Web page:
Lima,Peru – A U.S. cargo helicopter crashed in the jungles of Peru, killing five Americans and two Peruvians.
The heavy-lift helicopter, owned by Columbia Helicopters of Portland, Oregon, crashed after taking off from the provincial capital of Pucallpa.
It under contract for petroleum exploration support and en route to a drilling location in northern Peru, said Todd Peterson, the company's vice president of marketing.
They have different trauma. It appears they jumped out of the helicopter out of desperation, because they have multiple fractures.
- Miguel Cardoso, a local police commander
Witnesses quoted in local media reports said it lost control and spewed smoke before crashing.
The Pucallpa airport control tower had its last contact with the aircraft at 3:03 p.m., five minutes after takeoff, Peru's civil aviation authority reported, and controllers saw "a big cloud of smoke" four miles northeast of the airport.
A local police commander, Miguel Cardoso, told The Associated Press that three bodies were recovered Monday and three more on Tuesday, inside the chopper's charred wreckage. He said the three taken to the morgue Monday apparently had jumped from the chopper, as witnesses reported.
"They have different trauma. It appears they jumped out of the helicopter out of desperation, because they have multiple fractures," Cardoso said by phone.
The five dead Americans, all but one U.S.-based, were identified by their employer as Dann Immel, command pilot, of Gig Harbor, Washington, Edwin Cordova, maintenance crew chief, of Melbourne, Florida, Jaime Pickett, mechanic, of Clarksville, Tennessee, Darrel Birkes, senior load manager, an Oregonian living in Peru, and Leon Bradford, a load manager from Santaquin, Utah.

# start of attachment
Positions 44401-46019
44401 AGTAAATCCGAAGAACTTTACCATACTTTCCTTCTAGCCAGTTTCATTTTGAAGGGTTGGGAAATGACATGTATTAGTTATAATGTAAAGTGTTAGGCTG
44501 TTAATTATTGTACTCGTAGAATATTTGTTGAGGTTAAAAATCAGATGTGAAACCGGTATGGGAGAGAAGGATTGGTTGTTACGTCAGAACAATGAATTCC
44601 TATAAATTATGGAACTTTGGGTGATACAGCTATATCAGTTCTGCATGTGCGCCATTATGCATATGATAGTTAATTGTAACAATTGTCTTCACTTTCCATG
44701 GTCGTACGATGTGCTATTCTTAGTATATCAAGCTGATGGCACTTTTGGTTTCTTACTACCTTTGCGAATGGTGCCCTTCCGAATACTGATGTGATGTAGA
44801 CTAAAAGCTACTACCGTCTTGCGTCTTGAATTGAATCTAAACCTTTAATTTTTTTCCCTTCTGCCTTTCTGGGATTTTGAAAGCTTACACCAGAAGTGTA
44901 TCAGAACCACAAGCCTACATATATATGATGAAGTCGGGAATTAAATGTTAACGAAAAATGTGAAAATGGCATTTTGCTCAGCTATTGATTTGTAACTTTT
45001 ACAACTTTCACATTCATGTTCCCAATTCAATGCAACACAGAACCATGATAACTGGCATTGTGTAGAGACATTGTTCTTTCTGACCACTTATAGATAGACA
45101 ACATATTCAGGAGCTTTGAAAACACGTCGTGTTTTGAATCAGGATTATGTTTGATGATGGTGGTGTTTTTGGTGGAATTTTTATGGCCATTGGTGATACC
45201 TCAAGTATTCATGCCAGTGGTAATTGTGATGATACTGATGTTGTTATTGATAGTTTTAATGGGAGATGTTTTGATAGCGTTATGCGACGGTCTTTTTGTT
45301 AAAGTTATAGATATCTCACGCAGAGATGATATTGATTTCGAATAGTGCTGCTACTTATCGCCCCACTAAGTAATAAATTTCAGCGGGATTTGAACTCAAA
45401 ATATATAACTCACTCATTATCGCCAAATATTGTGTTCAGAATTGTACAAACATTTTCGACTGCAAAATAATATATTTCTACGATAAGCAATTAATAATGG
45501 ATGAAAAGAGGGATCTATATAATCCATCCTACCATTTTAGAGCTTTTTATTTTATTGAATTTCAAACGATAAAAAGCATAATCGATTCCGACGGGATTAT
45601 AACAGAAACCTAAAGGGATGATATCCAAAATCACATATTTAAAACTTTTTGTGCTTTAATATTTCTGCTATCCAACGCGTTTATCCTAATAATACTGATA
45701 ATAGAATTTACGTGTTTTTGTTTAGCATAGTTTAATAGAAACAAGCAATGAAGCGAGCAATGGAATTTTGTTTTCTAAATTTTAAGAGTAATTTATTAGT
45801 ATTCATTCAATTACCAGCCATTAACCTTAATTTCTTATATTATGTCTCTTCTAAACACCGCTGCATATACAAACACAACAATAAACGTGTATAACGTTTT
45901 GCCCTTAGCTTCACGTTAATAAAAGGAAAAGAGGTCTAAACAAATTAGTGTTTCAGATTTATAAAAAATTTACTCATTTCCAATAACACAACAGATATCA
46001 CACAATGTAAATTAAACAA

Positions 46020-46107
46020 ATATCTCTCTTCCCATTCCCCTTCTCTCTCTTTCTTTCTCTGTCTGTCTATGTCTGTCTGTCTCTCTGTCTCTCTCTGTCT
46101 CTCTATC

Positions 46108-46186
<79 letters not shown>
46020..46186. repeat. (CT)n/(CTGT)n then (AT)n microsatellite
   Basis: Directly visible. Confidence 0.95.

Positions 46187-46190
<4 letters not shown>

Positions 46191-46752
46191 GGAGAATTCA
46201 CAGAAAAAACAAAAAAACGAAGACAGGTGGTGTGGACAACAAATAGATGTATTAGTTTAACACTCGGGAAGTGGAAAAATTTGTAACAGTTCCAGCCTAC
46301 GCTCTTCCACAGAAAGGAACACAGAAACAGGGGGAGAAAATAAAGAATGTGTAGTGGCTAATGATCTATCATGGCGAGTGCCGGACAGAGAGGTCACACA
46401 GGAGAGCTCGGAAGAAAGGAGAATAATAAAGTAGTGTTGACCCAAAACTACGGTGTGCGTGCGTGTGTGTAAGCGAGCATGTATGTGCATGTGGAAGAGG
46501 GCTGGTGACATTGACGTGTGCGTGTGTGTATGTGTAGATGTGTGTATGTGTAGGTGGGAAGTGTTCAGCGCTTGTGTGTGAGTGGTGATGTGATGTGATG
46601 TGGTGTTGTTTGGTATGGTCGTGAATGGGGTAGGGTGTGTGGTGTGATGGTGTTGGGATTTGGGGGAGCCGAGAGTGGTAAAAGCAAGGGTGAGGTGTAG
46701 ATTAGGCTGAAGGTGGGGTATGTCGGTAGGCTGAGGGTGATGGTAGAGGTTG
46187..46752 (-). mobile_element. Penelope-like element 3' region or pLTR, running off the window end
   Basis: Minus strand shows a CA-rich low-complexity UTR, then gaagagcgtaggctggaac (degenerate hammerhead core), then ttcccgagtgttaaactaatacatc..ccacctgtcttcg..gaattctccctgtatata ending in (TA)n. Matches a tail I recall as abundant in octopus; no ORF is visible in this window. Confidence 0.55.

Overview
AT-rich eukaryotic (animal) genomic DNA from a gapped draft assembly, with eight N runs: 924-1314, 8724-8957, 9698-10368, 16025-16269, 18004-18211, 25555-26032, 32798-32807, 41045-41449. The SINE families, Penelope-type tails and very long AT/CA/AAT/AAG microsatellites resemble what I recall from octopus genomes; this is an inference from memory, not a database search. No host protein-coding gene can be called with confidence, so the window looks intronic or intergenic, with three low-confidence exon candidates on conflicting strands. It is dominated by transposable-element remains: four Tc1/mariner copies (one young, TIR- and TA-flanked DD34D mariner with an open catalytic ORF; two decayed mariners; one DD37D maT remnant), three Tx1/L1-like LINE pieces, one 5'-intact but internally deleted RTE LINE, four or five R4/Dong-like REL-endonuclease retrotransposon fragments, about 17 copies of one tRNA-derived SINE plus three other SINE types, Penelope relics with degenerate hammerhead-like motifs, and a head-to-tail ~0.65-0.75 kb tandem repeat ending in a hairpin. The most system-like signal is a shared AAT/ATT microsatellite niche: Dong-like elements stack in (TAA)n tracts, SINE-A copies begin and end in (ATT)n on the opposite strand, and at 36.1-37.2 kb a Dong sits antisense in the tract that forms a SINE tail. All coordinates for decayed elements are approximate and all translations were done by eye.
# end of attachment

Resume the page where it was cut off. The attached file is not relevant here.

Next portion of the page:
The two Peruvians were co-pilot Igor Castillo and mechanic Luis Ramos, the company said in a release.
Company officials said they had no immediate information on what might have caused the crash. Peterson said a senior management team was headed to Peru to assist local authorities in the investigation.
He denied reports in local media suggesting the aircraft might have been overloaded.
"I can say categorically that the aircraft was not overloaded," Peterson said.
He said the load list was destroyed in the crash but company officials had a good idea of what was on board and believe the Chinook, combined with its load, weighed about 47,000 pounds. That would be 4,000 pounds less than its maximum gross limit. The helicopter weighs 21,000 pounds empty, Peterson said.
The aircraft's cargo Monday included an external load of rigging, attached on a platform that hung beneath it on cables, "a very standard operation," said Peterson
The helicopter was contracted by Canada-based Talisman Energy Inc.
A spokeswoman for Talisman, Veronica Bonifaz, said the chopper was not transporting cargo or personnel for it at the time of the crash. She said she had no more immediate information.
Columbia Helicopters has been in business for 55 years, principally in the United States, and Peter Lance, the company's executive vice president, said it has been operating in Peru for more than a decade, primarily contracted to companies, like Talisman, engaged in oil and gas exploration.
The Chinook that crashed was one of two helicopters Columbia has in Peru.
Lance, who said he has been with Columbia Helicopters for 33 years, said it has been at least a decade since a company aircraft crashed.
According to U.S. National Transportation Safety Board records, in October 1996 a Columbia Helicopters Boeing Vertol BV-107 lost control during a maintenance check flight and crashed three miles from the Aurora, Oregon airport, killing both pilots and the onboard mechanic. The NTSB listed a maintenance failure as the probable cause.
In addition to petroleum exploration, Columbia Helicopters provides services to industries including logging, construction and fighting wildfires, according to its website.
It bills itself as "the only operator of the commercial models of the CH-47 Chinook and H-46 Sea Knight helicopters."
Based on reporting by The Associated Press.